# De Broglie Waves

1. Jan 1, 2012

### AakashPandita

According to Broigle,

λ=h/p
where
p=momentum,
h=planck constant, and
λ=wavelength

But that means,
if λ increases, then p will increase
p=mv
and so v will increase along with the wavelength

But what if the v is that of light,i.e, c?

2. Jan 1, 2012

### danR

For starters, why increase? λ and p are inversely proportional. Or it's New Year's morning and I'm not thinking straight.

3. Jan 1, 2012

### eaglelake

danR is correct. If $$\lambda$$ decreases, then $$p$$ increases. But, this is not a cause and effect thing.

That aside, if $$v = c$$, then $$p \ne mv$$.

Best wishes

4. Jan 1, 2012

### AakashPandita

when p increases ,i.e, mv (that of light)
then either m or v (of light) should increase.....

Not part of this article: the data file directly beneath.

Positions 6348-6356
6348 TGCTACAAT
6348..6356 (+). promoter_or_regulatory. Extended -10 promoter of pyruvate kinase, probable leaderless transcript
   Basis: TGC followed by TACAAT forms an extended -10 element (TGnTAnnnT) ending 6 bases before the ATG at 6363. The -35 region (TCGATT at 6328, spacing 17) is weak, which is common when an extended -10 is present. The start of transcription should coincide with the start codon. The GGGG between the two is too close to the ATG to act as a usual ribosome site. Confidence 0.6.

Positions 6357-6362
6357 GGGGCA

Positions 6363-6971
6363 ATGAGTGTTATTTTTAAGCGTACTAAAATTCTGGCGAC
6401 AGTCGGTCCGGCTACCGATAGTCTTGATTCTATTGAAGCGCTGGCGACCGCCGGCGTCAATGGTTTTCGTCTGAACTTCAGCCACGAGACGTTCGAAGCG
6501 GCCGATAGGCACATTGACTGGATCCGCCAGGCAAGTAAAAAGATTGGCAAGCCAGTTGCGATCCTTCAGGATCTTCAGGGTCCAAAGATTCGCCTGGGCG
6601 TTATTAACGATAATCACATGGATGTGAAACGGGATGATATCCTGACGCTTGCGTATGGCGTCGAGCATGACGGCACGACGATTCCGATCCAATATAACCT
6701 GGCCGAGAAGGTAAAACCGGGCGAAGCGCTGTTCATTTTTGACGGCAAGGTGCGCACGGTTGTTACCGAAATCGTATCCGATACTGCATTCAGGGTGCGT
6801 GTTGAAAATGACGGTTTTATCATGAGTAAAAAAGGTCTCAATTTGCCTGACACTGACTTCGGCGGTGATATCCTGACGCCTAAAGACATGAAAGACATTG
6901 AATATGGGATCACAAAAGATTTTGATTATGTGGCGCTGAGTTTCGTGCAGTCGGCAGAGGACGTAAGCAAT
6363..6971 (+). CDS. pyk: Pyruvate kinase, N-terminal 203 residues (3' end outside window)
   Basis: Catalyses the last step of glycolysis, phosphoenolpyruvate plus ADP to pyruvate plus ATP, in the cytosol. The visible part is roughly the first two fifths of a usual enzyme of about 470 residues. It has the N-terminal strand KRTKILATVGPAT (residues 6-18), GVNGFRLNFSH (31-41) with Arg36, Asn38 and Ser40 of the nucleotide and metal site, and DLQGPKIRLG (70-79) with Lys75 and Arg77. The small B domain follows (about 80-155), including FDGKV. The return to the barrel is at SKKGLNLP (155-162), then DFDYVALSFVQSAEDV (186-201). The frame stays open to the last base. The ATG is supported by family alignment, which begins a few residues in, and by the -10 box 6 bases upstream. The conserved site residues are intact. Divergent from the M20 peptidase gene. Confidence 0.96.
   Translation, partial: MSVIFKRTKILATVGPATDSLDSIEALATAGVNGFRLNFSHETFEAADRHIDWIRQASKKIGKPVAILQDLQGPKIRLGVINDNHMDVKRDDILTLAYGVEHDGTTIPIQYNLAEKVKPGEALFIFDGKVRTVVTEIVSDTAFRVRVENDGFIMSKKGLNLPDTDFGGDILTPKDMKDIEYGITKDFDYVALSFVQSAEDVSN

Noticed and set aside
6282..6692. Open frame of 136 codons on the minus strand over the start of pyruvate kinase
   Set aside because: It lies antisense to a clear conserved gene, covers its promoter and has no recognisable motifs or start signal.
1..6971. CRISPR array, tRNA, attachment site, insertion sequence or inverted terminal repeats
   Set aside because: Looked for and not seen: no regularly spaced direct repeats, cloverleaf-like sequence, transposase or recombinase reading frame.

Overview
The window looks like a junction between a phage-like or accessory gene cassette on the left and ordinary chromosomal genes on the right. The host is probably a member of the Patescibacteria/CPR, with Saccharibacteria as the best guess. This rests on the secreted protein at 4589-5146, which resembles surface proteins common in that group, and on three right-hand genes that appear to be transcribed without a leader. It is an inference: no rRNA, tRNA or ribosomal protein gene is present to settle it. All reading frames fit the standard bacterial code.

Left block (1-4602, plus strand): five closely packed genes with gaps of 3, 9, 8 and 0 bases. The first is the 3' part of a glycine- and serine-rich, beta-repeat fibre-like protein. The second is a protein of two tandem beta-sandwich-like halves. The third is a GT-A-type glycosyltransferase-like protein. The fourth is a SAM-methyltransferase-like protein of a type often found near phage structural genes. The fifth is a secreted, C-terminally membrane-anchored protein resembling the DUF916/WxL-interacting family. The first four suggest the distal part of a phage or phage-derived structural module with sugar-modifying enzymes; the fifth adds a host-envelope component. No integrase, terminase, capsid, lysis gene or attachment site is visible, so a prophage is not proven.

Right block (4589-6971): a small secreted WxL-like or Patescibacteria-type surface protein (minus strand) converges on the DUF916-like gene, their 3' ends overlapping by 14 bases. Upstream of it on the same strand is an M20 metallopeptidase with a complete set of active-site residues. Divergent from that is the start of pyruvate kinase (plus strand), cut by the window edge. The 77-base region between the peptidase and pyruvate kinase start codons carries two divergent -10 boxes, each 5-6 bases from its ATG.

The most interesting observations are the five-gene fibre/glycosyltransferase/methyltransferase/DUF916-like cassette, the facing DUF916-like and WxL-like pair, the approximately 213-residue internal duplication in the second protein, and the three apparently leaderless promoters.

then what will be that would increase?

5. Jan 2, 2012

### ibysaiyan

There clearly is an inverse relationship between the two parameters of your interest. Also Lambda can't increase as your post suggests , in Q.M as you may know light comes in packets ' photons' which have specific energy levels.

For a given wave , it's wavelength and speed can be related by : c = fλ

6. Jan 2, 2012

### eaglelake

This is true only for non-relativistic particles! You want $$v=c$$, which is relativistic. Most likely you are talking about light (electromagnetic radiation). In the relativistic case $$p=E/c$$, where $$c$$ is the constant speed of light. For light the photons have zero mass and when you increase $$E$$ the momentum $$p$$ increases but the speed of light $$c$$ remains constant.

The point is that $$p=mv$$ does not apply when $$v=c$$.

Best wishes

7. Jan 3, 2012

### AakashPandita

Oh i see. thanks.

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